U.S. Forest Service In New Mexico Plans To Remove Feral Cattle And Livestock

U.S. Forest Service in New Mexico plans to remove feral cattle and livestock

U.S. Forest Service in New Mexico plans to remove feral cattle and livestock

ALBUKERK, N.M. – An environmental group is backing a U.S. Forest Service plan to establish a dent in the wild cattle population in national forests near the New Mexico-Arizona border.

The Center for Biodiversity said in a statement Monday that it “praises” the federal agency for its efforts to remove unknown, wild cows that could endanger sensitive habitats along the currents and wetlands of Gila Wilderness.

United States - April 10: A cow stands on a pen near Fort Stockton, Texas, on Saturday, April 10, 2021.  (Photo courtesy of Getty Images by Bill Clark / CQ-Roll Call, Inc.)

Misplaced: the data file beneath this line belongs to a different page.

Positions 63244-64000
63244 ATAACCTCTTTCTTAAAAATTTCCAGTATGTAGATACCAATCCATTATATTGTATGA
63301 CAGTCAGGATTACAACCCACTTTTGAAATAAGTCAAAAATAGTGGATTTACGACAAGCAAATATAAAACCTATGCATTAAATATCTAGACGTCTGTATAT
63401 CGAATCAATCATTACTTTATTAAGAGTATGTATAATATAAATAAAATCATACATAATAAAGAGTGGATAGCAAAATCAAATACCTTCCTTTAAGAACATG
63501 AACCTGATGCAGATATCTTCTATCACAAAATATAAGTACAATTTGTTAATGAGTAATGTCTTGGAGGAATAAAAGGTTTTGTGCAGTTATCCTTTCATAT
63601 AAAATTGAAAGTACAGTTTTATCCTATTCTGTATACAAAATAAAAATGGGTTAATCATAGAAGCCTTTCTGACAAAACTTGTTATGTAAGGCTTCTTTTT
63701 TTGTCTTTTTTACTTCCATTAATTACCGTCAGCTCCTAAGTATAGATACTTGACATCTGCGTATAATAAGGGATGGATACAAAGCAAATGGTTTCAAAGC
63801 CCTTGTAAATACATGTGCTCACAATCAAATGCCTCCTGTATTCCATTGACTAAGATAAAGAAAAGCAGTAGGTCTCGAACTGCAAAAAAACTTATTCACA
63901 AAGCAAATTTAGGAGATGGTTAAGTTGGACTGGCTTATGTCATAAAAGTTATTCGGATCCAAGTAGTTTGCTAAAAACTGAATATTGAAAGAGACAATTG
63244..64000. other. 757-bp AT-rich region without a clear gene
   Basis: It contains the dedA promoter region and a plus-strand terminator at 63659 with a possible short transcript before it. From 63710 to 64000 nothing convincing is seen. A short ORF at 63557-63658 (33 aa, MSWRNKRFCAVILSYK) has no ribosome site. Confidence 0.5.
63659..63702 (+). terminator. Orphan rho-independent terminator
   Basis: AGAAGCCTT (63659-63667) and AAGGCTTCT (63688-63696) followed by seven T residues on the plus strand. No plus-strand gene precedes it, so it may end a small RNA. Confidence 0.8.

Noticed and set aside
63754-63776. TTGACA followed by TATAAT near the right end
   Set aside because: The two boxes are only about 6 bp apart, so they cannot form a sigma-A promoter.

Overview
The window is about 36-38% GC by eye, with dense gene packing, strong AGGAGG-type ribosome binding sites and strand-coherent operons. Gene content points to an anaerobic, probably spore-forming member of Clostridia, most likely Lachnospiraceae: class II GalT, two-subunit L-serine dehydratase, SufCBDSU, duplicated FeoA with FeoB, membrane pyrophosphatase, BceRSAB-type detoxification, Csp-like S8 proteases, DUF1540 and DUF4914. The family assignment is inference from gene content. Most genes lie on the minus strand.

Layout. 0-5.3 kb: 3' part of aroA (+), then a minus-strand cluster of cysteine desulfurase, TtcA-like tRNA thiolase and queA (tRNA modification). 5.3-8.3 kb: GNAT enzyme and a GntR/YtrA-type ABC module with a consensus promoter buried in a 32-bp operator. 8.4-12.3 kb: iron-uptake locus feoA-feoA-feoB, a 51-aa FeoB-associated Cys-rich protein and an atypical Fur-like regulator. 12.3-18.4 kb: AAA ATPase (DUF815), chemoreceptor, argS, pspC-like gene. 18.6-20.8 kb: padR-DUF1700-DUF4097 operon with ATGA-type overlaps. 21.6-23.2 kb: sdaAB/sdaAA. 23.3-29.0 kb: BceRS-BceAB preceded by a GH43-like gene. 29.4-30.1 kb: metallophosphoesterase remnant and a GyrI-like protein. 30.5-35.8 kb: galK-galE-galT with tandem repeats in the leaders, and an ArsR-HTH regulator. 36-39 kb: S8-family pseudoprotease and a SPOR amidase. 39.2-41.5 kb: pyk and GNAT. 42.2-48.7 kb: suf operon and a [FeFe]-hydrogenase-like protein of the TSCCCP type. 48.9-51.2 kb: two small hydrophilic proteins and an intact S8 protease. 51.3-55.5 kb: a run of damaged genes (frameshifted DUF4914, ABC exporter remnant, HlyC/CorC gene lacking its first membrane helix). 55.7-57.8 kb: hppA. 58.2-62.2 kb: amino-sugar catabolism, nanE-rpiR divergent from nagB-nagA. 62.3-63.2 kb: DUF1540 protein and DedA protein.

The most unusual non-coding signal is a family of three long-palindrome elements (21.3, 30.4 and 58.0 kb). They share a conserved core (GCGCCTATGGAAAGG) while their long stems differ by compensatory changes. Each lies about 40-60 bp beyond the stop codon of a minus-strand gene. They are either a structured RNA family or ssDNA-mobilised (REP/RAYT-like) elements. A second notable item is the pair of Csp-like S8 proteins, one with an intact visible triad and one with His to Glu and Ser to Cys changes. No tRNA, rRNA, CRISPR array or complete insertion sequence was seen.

United States – April 10: A cow stands on a pen near Fort Stockton, Texas, on Saturday, April 10, 2021. (Photo courtesy of Getty Images by Bill Clark / CQ-Roll Call, Inc.)

The plan, which has angered pastoralists, calls on wildlife agents to shoot unbranded livestock from helicopters.

Although some environmentalists have long expressed concern about leaving cow carcasses in the landscape, the center says unidentified cows are “dangerous and destructive.”

“Bringing them out of the forest does no harm and helps those with endangered species who have nowhere else to go,” the group said.

The New Mexico Cattle Growers Association is concerned about the ability of wildlife agents to distinguish between branded and unbranded livestock. Ranchers argue that the plan violates federal law and will not help solve the problem.

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